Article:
Sedative warning for sleep apnoea patients
Patients could fall unconscious or even stop breathing
An editorial in the American journal Anesthesia Progress has urged dentists to screen their patients for sleep apnoea before administering sedatives.
Patients with obstructive sleep apnoea (OSA), particularly those who are morbidly obese, can become short of breath, fall unconscious, or even stop breathing if they are given the normal doses of a sedative before dental surgery.
While they sleep, patients suffering from OSA can cycle through periods when they don’t breathe in enough oxygen and retain too much carbon dioxide. When the levels become life threatening, a primitive instinct kicks in and the patient awakens briefly, takes several breaths, and then falls back asleep. But sedatives can override this arousal impulse. OSA patients who don’t wake up to open their airway and breathe can die, either in the dentist’s chair or after returning home if a sufficient amount of the drug is still in their system.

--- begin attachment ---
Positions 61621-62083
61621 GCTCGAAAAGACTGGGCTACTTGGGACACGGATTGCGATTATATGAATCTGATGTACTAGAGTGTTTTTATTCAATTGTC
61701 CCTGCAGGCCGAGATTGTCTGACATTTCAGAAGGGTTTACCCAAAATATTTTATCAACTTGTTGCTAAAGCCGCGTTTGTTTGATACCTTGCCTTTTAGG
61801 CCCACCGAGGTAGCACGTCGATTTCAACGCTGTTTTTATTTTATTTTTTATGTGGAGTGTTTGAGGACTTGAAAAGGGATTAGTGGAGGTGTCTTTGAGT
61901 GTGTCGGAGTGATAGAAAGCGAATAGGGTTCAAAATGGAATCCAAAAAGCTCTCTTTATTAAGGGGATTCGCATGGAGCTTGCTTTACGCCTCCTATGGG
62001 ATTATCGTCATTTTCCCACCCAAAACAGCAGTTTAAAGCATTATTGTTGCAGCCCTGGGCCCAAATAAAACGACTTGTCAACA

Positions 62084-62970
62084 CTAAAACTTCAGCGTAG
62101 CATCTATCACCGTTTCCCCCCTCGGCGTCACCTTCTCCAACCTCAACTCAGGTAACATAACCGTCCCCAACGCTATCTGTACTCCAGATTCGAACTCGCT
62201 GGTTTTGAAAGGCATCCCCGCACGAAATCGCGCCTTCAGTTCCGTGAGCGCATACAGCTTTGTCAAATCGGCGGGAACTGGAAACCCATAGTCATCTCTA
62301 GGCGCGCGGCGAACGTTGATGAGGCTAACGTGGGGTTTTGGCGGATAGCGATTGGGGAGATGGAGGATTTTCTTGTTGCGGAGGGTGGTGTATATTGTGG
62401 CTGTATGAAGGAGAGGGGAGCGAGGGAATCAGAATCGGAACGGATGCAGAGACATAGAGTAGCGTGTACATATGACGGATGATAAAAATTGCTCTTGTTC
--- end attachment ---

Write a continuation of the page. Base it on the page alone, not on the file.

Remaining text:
The article reveals that researchers in the States have reported that relatively few patienst with OSA are diagnosed by primary care doctors and tested in a sleep study laboratory. For undiagnosed patients, dentists can complete a questionnaire that considers the likelihood of OSA based on a patient’s gender, age, body mass index, and several sleep-related factors.
To read the editorial in full, click here.